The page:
Join fellow book lovers on the first Saturdayof every month (May – October) from 8 a.m. to 1 p.m. as the Friends of the Kansas City Public Library present the fourth annual City Market Summer Book Sale Series.
From the late nineteenth century through World War II, popular culture portrayed the American South as a region ensconced in its antebellum past, draped in moonlight and magnolias, and represented by such southern icons as the mammy, the belle, the chivalrous planter, white-columned mansions, and even bolls of cotton. But what if this constructed nostalgia for the Old South was actually manufactured by outsiders?
Urban farming pioneer Will Allen of Growing Power Inc. hosts a workshop and presentation on growing your own food in the urban core.
Allen’s two-acre Community Food Center in Milwaukee, Wisconsin, the size of a small supermarket, houses 20,000 plants and vegetables as well as fish, chickens, goats, ducks, rabbits, and bees. Growing Power aims to improve the health of people as well as the planet.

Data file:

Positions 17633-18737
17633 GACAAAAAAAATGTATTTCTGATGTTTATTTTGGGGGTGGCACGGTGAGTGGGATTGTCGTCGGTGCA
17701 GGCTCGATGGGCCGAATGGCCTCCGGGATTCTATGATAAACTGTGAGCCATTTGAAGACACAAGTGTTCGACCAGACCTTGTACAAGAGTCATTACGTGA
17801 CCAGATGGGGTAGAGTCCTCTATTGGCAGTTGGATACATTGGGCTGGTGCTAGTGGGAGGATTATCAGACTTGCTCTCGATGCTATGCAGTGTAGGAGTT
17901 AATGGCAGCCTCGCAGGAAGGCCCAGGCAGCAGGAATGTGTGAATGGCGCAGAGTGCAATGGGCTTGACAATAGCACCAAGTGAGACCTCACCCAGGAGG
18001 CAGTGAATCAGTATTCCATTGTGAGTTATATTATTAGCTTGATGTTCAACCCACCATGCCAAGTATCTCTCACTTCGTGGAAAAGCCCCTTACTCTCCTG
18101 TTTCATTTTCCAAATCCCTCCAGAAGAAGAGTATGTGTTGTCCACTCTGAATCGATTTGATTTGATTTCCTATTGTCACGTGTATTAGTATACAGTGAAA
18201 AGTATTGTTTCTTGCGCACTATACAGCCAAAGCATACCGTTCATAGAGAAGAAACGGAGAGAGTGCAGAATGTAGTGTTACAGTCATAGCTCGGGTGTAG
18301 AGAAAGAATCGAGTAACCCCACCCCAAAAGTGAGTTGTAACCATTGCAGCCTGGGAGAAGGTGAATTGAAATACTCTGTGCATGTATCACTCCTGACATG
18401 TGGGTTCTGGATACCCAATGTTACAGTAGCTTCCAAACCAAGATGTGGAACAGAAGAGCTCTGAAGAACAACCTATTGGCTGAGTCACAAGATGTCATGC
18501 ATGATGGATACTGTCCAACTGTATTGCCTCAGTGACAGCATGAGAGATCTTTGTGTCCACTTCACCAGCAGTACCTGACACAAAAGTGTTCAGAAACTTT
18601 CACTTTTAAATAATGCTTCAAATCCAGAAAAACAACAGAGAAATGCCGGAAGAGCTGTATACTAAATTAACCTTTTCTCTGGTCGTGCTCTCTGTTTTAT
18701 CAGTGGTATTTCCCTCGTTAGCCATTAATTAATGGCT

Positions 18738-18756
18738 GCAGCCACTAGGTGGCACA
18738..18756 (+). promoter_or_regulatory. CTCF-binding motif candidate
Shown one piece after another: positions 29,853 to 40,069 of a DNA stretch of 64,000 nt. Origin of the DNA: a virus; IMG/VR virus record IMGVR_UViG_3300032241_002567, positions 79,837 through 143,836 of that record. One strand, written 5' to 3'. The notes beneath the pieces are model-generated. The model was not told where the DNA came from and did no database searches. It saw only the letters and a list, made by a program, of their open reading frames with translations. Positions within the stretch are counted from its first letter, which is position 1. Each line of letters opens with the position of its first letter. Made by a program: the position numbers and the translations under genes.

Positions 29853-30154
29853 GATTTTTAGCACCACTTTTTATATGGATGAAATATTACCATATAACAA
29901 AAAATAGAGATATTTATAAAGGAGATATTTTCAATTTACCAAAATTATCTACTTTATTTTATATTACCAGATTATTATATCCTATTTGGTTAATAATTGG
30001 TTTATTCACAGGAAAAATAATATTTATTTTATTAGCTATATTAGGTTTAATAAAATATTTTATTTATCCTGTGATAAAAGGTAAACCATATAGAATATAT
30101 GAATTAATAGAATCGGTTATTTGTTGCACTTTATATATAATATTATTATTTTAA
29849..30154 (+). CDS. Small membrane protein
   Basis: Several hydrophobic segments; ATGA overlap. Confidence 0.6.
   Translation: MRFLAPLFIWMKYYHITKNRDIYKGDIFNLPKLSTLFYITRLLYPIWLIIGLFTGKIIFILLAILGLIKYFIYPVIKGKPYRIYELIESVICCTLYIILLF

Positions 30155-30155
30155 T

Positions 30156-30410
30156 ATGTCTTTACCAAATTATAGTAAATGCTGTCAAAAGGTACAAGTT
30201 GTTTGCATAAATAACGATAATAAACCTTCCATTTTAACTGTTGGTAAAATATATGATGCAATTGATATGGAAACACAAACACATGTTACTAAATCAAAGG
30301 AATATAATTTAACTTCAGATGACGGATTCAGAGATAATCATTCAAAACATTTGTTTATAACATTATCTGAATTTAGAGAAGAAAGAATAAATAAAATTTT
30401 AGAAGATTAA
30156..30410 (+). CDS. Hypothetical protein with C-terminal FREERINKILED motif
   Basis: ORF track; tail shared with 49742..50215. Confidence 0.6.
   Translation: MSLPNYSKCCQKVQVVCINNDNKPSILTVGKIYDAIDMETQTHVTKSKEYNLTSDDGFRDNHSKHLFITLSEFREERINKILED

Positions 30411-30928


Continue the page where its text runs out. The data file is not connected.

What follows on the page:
Co-sponsored by Green Acres Urban Farming and Research Project.
Filmmakers and Kansas City natives Michael Herzmark and Melissa Wayne present 45 Years Across the Bridge: The Battle of Selma, Alabama, a one hour documentary that frames the story of modern-day Selma as a microcosm of the issues facing much of America today.
Cricket buff Martin Rowe, co-author of Right Off the Bat, explains the parallel and occasionally intertwined history of baseball and cricket in a presentation that includes anecdotes, diagrams, photographs, and a curve (or dipper) or two.
Along the way, Rowe examines how the two sports mirrored British and American social and racial struggles while expanding beyond the shores of their founding countries to become multinational endeavors commanding global followings that now challenge the future of both sports.
Frank B. Converse is considered by many to be the first great virtuoso of “America’s instrument” the five-string banjo.
Join Converse, portrayed by veteran Chautauqua performer Carl Anderton, for a discussion of his life and a demonstration of some Civil War-era banjo music. Converse worked tirelessly to dismiss the idea that the banjo was a simple instrument.